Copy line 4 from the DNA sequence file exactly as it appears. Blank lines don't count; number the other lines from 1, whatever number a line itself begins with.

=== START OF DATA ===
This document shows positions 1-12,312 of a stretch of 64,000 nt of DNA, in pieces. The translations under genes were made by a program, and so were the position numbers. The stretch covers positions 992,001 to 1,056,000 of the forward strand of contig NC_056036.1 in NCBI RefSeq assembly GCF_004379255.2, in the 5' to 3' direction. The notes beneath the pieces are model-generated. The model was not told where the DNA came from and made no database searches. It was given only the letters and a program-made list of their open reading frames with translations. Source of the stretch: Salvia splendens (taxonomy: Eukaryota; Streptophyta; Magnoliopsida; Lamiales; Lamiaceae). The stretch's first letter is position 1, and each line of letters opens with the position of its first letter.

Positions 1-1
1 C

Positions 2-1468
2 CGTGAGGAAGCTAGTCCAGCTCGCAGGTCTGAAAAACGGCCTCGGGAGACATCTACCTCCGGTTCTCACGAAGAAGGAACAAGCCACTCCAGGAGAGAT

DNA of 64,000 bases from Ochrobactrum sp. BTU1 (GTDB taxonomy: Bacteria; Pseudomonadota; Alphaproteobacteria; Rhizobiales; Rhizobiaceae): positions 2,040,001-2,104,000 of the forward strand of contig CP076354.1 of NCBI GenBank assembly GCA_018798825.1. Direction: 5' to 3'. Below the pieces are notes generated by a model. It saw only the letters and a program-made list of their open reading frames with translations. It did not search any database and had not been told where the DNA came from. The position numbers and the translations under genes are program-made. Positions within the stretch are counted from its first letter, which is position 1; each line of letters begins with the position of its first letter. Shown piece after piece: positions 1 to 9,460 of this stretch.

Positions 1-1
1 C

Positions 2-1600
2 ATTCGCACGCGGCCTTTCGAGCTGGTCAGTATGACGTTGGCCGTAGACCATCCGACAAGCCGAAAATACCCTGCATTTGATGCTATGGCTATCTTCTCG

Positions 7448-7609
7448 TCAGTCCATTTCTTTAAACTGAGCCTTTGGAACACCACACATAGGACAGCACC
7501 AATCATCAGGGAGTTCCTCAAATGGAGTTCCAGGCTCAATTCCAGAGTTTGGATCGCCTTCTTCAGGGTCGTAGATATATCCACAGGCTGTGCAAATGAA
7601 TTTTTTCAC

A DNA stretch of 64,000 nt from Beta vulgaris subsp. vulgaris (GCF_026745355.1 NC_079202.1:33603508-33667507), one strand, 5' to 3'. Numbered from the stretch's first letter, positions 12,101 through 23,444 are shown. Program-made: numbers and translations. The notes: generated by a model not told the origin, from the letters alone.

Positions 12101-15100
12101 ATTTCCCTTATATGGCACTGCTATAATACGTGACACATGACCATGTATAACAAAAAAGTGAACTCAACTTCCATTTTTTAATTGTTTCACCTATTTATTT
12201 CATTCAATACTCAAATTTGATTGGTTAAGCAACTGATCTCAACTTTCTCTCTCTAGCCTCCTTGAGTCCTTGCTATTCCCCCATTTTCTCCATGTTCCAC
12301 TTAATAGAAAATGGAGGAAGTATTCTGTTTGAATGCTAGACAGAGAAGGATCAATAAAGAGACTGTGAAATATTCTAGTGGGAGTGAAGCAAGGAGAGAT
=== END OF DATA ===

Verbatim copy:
Positions 2-1468